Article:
Monthly Archives: September 2018

Faster, Henry, Faster~!

Recent self-portrait

Each year at our family reunion, we enjoy a newsletter with updates from each family member. Mostly, people talk about vacations they have taken, new jobs, retirements, the usual suspects. One person’s news this year consisted of the fact that she is retired and spends her days watching tv and playing games on her laptop. (No judgment here! Just stating a fact.)

Watching TV. Playing games on her laptop.

Now, I watch my share (or probably more than my share) of Netflix. And I do enjoy me some Toon Blast pretty much every day. But that description strikes me as a life of pretty much leisure time, and even though I do those same activities, I don’t see my life as having much leisure time. As a matter of fact, I’m busy, busy, busy. All. The. Time.

I read these things about downtime, the value of relaxation and recreation, taking a “sabbath” day. Maybe it’s time to reread some of those things. I love my life — my wonderful family, my job, the opportunity to blog, my friends, podcasts, books, movies.

Of course there are seasons in our lives. But aren’t seasons supposed to change? What would we miss out on if we had endless summer? Or unending winter?

I’ve let this post simmer for a couple of days because my posts tend to be about lessons I have learned, not so much about things I am in the middle of. I’m going to have to chalk this one up to being mid-situation, pre-resolution.

The one thing I have found that helps is to take a piece of paper and write down all the tasks that come into my mind. Once I get them out of my head and onto paper my brain seems to settle down. And while they are in my brain, everything seems urgent and the tasks seem unending. When I write them down, voila, there are still plenty and some of them are urgent, but everything seems a bit more manageable.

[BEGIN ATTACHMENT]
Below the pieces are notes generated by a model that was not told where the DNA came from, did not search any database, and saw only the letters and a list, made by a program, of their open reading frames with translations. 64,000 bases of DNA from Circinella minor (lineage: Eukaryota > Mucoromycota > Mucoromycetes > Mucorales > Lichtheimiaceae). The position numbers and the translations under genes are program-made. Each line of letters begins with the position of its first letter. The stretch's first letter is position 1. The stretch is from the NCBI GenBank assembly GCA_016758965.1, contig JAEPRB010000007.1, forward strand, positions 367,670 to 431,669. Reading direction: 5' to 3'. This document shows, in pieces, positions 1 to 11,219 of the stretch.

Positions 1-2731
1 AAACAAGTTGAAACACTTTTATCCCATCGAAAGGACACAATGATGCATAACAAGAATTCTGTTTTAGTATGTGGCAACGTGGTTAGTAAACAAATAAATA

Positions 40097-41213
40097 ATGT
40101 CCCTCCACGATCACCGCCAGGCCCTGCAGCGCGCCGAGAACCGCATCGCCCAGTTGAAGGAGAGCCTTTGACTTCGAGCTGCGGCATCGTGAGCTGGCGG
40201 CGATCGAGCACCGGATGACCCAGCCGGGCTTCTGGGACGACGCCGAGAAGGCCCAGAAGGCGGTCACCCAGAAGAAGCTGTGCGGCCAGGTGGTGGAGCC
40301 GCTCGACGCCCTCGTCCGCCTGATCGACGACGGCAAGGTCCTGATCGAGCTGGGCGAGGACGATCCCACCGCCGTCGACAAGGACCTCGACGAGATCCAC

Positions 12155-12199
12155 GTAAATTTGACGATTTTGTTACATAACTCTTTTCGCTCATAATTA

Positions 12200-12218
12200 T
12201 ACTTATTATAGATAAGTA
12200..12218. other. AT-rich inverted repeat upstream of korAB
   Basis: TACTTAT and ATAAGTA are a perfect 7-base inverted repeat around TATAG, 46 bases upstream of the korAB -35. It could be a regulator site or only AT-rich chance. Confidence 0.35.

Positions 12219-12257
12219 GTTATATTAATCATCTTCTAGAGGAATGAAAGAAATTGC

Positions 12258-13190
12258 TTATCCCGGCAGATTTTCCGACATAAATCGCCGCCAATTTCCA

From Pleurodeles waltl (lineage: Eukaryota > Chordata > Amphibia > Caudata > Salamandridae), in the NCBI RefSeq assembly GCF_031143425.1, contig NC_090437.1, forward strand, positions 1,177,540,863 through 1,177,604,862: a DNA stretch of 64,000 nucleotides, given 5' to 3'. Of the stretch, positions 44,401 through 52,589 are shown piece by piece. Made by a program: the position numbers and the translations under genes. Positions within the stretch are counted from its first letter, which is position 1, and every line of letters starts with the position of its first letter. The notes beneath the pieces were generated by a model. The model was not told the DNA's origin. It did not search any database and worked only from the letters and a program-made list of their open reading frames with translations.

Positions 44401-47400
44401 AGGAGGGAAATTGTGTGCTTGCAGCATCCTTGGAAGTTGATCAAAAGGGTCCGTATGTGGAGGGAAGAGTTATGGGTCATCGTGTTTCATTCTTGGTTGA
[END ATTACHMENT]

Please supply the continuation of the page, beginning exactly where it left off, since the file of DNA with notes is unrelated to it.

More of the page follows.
While making a list addresses the practical aspect, I still haven’t even touched what it would mean to act as if I have all the time I need, that relaxing and leisure time are not only justifiable but even essential. My housekeeping needs aren’t going away any time soon. Opportunities to work with and teach Kepler are myriad and have the potential for long-term impact.

All I know right now is the sheer volume of details is getting to me. While I can’t imagine ever wanting to spend my days playing games and watching tv (still no judgement), a less frenetic pace does have a certain appeal. In keeping with my philosophy, it’s time to look for something to move toward, some non-frenetic thing that I want to go toward. What is that for you? What tips do you have for a busy, working mom and wife to be something other than a perpetual motion machine?

As always, thanks for reading.





News from the Clicklist Front

So I thought I’d post a picture of me at work.

Monster Energy NASCAR Cup Series Alabama 500 - Practice

Hehe. But I am pretty speedy quick.

i haven’t posted much about work but I made a discovery I am really excited about so I’m going to write here, on my blog, about it.

Clicklist selectors use a handheld device called a rad which tells you the next item to pick and includes the mapping location for the store. Location is as follows: It’s designed to be able to be used by the greenest, newest employee from the get-go. The whole system is set up to be as mistake-proof as possible and it works pretty well.

Anyone who knows me at all, though, knows I’m interested in continuous improvement. I like to do better and be better with each passing day. After five months I’ve learned a few ways to work with the system to be more efficient.

Here’s how it works:

I scan six tags which are on totes. The totes are numbered 1-6. After this step, the first item appears on the screen. Maybe it’s some kind of shampoo. The item is listed, along with the UPC code, and the location. A lot of times, the location is correct, but there are a number of reasons why it might not be. Anyway, off I go to the location to find the item. I find it, scan it, and then and only then the rad tells me which tote to put it in. Then I put the item in the correct tote and scan the tote. Only after that does the rad tell me the next item and location. All along the way there are built-in safeguards to keep you from picking up the wrong item. You can’t scan the wrong item or the wrong tote without a tone letting you know YOU DID IT WRONG, BUCKO.

Just like every piece of electronic equipment known to man, we run into (LOTS OF) times when we have to wait for the “server” to respond. So, I might stand there for a few seconds waiting to find out which tote to put the item in. These few secondses add up.